In line with WTO rules, seasonal greetings like 'Seasonal Greetings' will be replaced with more common Yuletide language appropriate for the contemporary era. All mentions of 'Merry Christmas' must be overwritten with 'Yippee-ki-yay, motherf*cker', as this is now the more acceptable form of Yule wish.
'The classical masterpiece work 'Die Hard' is the global benchmark for all things Christmas,' explained festive season etiquette expert Joseph Takagi, father of five. 'Knobbing a work colleague on a fur rug in front of a log fire with a mulled wine and an aged Brie is only for cowardly members of the community who are of poor character. The more heroic way of proceeding is to write, 'Ho-Ho-Ho, now I have a machine gun' on a dead German, and send him to the 30th floor of a tall building as a surprise gift. Lashing an entire bag of C4 explosives to a computer monitor on an office chair and propelling it down a lift shaft is also acceptable.'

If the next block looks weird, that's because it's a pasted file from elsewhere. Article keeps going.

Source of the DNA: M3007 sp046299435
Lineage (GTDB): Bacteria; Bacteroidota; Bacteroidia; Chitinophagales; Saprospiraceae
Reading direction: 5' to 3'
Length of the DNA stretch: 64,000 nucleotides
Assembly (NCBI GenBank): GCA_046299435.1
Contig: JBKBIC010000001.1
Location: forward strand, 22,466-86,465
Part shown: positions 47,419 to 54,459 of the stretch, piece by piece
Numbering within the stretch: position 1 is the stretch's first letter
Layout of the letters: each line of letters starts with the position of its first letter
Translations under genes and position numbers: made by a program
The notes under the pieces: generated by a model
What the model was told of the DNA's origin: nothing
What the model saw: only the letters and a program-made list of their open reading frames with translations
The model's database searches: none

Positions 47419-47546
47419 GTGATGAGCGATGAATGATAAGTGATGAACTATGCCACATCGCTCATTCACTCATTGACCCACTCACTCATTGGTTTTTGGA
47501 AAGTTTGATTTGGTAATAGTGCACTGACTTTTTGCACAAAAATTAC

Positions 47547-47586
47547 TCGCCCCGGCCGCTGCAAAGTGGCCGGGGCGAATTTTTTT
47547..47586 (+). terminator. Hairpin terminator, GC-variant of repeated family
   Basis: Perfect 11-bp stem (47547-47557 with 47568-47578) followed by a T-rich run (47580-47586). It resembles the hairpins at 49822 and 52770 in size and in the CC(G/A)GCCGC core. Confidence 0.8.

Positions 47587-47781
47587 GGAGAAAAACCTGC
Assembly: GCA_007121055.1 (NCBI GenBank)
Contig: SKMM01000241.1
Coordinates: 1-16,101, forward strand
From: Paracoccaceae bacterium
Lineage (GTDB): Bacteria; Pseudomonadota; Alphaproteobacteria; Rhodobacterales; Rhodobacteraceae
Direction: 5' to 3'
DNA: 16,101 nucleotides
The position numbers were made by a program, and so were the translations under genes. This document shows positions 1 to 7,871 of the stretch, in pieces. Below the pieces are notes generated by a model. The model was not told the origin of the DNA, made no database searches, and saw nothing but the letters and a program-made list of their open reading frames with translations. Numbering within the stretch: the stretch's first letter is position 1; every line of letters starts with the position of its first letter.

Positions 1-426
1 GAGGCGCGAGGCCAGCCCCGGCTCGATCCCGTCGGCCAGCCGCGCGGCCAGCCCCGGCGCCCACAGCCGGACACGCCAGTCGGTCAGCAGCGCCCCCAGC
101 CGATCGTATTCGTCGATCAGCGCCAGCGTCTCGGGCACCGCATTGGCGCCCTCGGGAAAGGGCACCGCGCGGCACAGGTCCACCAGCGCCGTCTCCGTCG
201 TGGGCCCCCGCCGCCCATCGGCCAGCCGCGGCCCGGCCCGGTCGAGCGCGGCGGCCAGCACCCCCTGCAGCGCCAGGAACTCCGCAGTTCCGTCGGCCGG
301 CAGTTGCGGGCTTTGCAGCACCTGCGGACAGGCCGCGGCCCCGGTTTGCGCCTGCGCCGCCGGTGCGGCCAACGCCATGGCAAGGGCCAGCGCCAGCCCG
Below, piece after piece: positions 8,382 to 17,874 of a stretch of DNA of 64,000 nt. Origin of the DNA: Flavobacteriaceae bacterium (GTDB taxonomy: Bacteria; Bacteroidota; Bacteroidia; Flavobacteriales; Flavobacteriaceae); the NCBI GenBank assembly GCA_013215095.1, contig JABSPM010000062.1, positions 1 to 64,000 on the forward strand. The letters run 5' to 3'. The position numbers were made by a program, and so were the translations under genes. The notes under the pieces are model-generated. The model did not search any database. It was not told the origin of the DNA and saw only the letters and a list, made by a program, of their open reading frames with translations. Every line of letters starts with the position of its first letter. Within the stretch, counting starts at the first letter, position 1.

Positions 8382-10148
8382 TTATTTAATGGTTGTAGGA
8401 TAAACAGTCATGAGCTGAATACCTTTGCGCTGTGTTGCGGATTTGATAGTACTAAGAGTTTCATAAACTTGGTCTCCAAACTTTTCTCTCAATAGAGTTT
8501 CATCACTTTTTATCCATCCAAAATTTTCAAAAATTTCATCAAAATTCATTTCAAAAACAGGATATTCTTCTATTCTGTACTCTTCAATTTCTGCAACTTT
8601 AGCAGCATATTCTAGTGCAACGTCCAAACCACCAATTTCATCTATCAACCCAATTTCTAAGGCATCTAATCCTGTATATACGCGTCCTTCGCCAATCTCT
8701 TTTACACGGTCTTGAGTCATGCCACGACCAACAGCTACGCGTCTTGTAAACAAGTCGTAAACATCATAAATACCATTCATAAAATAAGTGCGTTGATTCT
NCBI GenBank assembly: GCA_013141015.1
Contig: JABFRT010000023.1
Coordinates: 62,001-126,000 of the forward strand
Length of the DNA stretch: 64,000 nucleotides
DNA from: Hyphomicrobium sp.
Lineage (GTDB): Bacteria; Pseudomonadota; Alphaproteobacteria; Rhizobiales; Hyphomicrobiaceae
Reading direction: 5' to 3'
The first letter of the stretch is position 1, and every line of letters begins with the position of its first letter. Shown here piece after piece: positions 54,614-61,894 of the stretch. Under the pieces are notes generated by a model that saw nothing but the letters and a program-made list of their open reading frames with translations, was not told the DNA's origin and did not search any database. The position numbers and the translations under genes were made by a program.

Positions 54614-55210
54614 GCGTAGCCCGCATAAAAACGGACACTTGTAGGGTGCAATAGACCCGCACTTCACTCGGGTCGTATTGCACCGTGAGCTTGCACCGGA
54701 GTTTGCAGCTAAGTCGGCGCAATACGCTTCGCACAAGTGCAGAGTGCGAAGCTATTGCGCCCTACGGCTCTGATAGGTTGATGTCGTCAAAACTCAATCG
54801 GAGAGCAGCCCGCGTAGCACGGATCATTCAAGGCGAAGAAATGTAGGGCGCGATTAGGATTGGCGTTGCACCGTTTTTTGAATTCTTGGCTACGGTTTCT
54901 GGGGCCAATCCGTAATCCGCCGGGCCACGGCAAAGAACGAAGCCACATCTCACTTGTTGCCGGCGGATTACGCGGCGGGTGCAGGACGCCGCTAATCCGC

'If hosting your own celebration, the custom now is to greet approaching guests by shouting, 'Welcome to the party, pal' through a smashed window while wearing a sweaty vest.
'For the more discerning attendee, however, one should seek tailored Christmas costumes from John Phillips, London - it's where Arafat got his.
'To entertain young children, classic seasonal verse should be quoted to them. My personal favourite is, 'Twas the night before Christmas and all through the house not a creature was stirring, except for the four assholes coming in the rear in standard two-by-two formation.'
'Take any opportunity to work in the line, 'When Alexander saw the breadth of his domain he wept, for there were no more worlds to conquer,' as this demonstrates the benefits of a classical education.
'And, of course, Don't forget to call your closest friend, and wish him well for the festive season by groaning the words, 'Actually, I'm feeling pretty damn unappreciated, Al.'
'If you find yourself fortunate enough to be abroad for the holidays, why not show gratitude towards your hosts by yelling, 'Schiess dem fenster'. Twice. A lovely gesture which translates as 'shit on the windows'.
'And any encounter of the written phrase 'Merry XXmas' must receive the immediate response of a shrug of the shoulders and the words, 'I don't know, something about a double-cross?'
MAKE FISTS WITH YOUR TOES.
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